Amato uses his own work as a template to paint a blueprint for a new generation of local historians. Amato himself has purposely chosen unusual subjects as a window into understanding a local community, such as dust, artichokes, and grasshoppers. Parts of this book are autobiographical as he informs the reader why he chose those subjects and the methodology he utilized so that something that may seem so innocuously mundane could actually become a key to understanding a local community. Amato encourages local historians to move beyond the chronicling of names, dates, and locations into studying the more esoteric subjects previously overlooked. He believes a local examination of climate, environment, and ecology could serve to answer important questions of how a community interacts with a region and that region interacts with a global system. Amato also encourages local scholars to move beyond traditional methodologies. Additionally, he believes community historians have missed a treasure trove of sources by irrationally ignoring literature written by residents or by authors inspired by a specific community. Amato thinks that by utilizing literature, along with traditional local sources, historians can unlock a wealth of new inspiration and perspective for local histories. Although the practice of New Historicism has gone out of fashion in recent years, its methodology could be useful within this context.
There is one overall problem with Amato's work. Rethinking Home is geared for local scholars who are chronicling rural communities. Amato is under the assumption that historians who study cities or urban communities are not faced with the same challenges as rural historians, because an urban study inherently has more applicability to a wider audience. Although one could make the case that more people are touched by an urban existence than a rural existence in North America today, the overall principles of this book can apply to community scholars interested in urban or suburban themes. Even with this small flaw, local and regional historians should consume and engage in active discourse about the ideas Amato raises.
Both these books offer a light in the window to Florida area historians. Like other state and local historians, Florida scholars and the state's history in general have suffered from neglect throughout the era of professional academia. In national histories, Florida is little more than a footnote to historical cycles of the U.S. narrative. Typically, Florida scholarship follows at least one to two generations behind historiographical schools of thought. It took over twenty years for a Florida revisionist school of Reconstruction history to emerge; we have yet to have a Herbert Gutman school of working-class history to chronicle the labor movement in Florida, and needless to say most labor historians have long moved passed Gutman. Florida is one of the most populated states in the country, yet histories of the state's Depression Era, New Deal, and Civil Rights past go to a large extent unpublished.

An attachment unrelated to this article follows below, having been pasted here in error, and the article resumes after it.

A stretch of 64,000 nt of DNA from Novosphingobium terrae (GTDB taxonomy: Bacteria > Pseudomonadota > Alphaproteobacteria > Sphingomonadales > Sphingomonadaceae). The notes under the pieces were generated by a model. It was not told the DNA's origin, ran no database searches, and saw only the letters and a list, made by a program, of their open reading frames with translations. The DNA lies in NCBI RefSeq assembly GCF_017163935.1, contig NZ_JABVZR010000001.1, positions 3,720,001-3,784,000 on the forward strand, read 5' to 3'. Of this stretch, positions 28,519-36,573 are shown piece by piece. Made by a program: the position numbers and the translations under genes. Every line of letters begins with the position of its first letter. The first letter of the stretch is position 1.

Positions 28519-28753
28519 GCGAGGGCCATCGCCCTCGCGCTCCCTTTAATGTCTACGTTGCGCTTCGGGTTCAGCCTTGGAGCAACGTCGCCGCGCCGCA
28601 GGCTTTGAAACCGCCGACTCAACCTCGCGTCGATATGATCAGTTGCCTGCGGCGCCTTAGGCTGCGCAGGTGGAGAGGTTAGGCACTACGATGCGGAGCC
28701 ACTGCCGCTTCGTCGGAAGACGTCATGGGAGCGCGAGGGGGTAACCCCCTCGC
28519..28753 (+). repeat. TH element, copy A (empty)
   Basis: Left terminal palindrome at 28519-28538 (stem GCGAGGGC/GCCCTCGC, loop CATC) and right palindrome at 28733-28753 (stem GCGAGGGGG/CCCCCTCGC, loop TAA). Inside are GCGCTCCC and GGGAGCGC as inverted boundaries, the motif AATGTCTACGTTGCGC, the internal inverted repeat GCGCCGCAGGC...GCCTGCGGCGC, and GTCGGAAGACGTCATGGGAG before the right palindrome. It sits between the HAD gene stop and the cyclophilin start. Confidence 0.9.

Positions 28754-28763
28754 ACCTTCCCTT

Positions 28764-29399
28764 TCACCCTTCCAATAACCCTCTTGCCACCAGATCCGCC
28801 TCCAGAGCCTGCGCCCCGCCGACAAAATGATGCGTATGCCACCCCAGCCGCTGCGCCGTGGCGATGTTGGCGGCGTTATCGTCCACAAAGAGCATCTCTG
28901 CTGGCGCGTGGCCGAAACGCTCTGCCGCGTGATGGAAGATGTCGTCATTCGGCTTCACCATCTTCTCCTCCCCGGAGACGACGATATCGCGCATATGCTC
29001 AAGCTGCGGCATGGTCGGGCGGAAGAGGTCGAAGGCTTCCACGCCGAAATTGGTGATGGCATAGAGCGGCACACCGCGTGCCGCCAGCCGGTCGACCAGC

Yet if Florida scholars were to incorporate the ideas that Bender and Amato pose, Florida's story could become more central within academic circles. Like its colonial past, modern Florida has become a bridge between the Caribbean, Latin America, and continental North America. It would possibly take more effort not to locate global or transnational themes within the state. In addition Florida has made such a rapid transformation in such a short period of time that local studies of its climate, environment, and ecology could offer readers inspiration elsewhere as well as insight for communities with similar growth patterns throughout the world. The current generation of Florida scholars has an opportunity to achieve what previous generations of area scholars have not been able to garner: attention and acceptance.
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Robert Cassanello. Review of Amato, Joseph Anthony, Rethinking Home: A Case for Writing Local History and
Bender, Thomas, ed., Rethinking American History in a Global Age.